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The American Society of Breast Surgeons.
Annals of Surgical Oncology

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Long-Term Outcome After Retro-Areolar Versus Peri-Tumoral Injection of Superparamagnetic Iron Oxide Nanoparticles (SPIO) for Sentinel Lymph Node Detection in Breast Cancer Surgery

Fredrik Wärnberg MD, Evelina Stigberg, Christine Obondo MD, Helena Olofsson PhD, MD, Shahin Abdsaleh PhD, MD, Madeleine Wärnberg, Andreas Karakatsanis PhD, MD
Breast Oncology
Volume 26, Issue 5 / May , 2019

Abstract

Background/Objective

SPIO is effective in sentinel node (SN) detection. No nuclear medicine department is needed, and no allergic reactions have occurred. This study aimed to compare retro-areolar and peri-tumoral SPIO injections regarding skin staining, detection rates and number of SNs.

Methods

Data on staining size, intensity and cosmetic outcome (0–5; 0 = no problem) were collected by telephone interviews with 258 women undergoing breast conservation. SN detection and the number of SNs were prospectively registered in 332 women.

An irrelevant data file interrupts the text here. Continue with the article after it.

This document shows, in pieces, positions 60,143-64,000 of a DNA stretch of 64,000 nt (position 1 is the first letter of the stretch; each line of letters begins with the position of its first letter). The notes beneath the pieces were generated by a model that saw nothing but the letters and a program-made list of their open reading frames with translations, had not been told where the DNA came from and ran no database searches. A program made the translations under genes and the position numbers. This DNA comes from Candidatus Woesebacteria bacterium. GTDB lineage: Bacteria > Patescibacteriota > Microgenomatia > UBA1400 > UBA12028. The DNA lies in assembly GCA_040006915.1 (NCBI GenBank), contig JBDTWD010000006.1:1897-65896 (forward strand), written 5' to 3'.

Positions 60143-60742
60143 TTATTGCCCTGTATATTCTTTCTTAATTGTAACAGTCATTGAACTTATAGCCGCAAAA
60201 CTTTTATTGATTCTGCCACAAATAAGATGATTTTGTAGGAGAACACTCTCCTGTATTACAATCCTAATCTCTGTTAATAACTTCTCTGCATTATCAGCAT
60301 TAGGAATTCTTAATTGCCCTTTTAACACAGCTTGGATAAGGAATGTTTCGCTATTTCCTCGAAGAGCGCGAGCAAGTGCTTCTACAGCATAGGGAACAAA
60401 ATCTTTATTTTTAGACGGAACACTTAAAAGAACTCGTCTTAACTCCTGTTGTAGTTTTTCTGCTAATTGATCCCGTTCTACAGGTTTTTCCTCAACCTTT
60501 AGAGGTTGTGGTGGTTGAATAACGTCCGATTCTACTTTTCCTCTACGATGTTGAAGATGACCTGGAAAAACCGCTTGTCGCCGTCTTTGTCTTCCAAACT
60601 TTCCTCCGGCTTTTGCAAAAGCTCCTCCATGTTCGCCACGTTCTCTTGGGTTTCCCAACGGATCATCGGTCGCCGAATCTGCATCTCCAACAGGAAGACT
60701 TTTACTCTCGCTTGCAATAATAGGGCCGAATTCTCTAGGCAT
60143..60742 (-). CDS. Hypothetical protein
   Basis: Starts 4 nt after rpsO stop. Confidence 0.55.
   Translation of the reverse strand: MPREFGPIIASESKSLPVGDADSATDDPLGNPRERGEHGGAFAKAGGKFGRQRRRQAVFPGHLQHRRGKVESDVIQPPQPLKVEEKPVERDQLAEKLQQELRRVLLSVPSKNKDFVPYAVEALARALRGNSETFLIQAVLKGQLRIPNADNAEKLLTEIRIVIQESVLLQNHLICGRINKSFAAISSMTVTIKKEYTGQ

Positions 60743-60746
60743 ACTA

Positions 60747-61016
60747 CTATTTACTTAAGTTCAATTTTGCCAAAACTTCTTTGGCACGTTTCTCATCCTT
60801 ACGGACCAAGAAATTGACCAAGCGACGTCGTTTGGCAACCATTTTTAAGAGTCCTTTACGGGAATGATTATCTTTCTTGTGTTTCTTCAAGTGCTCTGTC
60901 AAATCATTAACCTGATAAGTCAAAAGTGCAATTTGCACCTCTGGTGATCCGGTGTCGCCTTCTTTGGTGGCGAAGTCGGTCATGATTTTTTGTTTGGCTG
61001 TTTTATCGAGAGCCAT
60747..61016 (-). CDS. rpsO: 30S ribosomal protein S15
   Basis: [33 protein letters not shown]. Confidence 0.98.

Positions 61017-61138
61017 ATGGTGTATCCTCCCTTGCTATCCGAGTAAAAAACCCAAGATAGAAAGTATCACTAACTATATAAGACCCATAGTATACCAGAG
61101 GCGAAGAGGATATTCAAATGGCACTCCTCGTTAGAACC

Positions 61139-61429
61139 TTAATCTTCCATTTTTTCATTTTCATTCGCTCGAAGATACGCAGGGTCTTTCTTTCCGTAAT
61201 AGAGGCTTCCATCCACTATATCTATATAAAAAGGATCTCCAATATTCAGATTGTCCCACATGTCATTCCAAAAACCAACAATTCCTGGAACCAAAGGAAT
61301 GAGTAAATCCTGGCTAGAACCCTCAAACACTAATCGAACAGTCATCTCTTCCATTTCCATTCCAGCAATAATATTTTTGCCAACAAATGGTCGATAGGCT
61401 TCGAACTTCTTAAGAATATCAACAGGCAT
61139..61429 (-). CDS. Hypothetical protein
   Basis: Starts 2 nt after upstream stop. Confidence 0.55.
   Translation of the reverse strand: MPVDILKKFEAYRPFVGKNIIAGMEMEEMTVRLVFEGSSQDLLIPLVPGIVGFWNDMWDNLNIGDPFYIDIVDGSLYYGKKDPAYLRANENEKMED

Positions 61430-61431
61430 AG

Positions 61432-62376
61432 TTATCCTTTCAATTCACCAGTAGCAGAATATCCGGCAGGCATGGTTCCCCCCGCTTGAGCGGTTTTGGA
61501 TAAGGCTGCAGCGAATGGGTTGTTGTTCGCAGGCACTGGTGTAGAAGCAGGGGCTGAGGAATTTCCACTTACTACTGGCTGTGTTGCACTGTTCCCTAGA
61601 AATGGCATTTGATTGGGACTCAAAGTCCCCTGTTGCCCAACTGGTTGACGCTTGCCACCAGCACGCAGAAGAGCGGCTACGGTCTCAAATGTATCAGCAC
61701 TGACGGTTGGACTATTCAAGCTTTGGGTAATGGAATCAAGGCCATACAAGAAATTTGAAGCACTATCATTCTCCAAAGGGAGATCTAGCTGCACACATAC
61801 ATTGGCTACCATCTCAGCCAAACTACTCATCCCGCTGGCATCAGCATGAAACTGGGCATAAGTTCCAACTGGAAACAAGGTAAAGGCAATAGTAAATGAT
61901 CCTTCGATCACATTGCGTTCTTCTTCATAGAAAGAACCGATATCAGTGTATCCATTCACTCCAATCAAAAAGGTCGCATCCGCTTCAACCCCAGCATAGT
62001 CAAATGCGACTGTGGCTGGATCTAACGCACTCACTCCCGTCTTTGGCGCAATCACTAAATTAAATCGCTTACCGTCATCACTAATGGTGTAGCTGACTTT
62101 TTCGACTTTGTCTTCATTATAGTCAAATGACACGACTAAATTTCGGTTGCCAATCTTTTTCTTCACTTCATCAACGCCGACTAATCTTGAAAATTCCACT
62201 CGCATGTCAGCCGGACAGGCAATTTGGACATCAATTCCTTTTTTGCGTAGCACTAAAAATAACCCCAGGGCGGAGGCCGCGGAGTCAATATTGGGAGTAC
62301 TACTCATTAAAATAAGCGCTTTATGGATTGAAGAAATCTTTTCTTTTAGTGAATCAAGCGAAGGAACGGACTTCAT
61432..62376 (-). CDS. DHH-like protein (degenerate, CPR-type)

Results

After retro-areolar and peri-tumoral injections, 67.3% and 37.8% (p < 0.001) developed skin staining, with remaining staining in 46.2 vs. 9.4% after 36 months (p < 0.001). Initial mean size was 16.3 vs. 6.8 cm (p < 0.001) and after 36 months, 6.6 vs. 1.8 cm2 (p < 0.001). At 75.1% of 738 interviews, staining was reported paler. After retro-areolar injections, cosmetic outcome scored worse for 2 years. The mean (median) scores were 1.3(0) vs. 0.5(0) points, and 0.2(0) vs. 0.1(0) points, at 12 and 36 months, respectively. Overall detection rates were 98.3% and 97.4% (p = 0.43) and the number of SNs 1.35 vs. 1.57 (p = 0.02) after retro-areolar and peri-tumoral injections. Injection, regardless of type, 1–27 days before surgery increased detection rates with SPIO, 98.0% vs. 94.2% (p = 0.06) ,and SN numbers, 1.56 vs. 1.27 (p = 0.003).

Conclusion

SPIO is effective and facilitates planning for surgery. Peri-tumoral injection reduced staining with a similar detection rate. Staining was not considered a cosmetic problem among most women. Injecting SPIO 1–27 days before surgery increased the detection rate by 3.8% and increased the number of SNs by 0.3.

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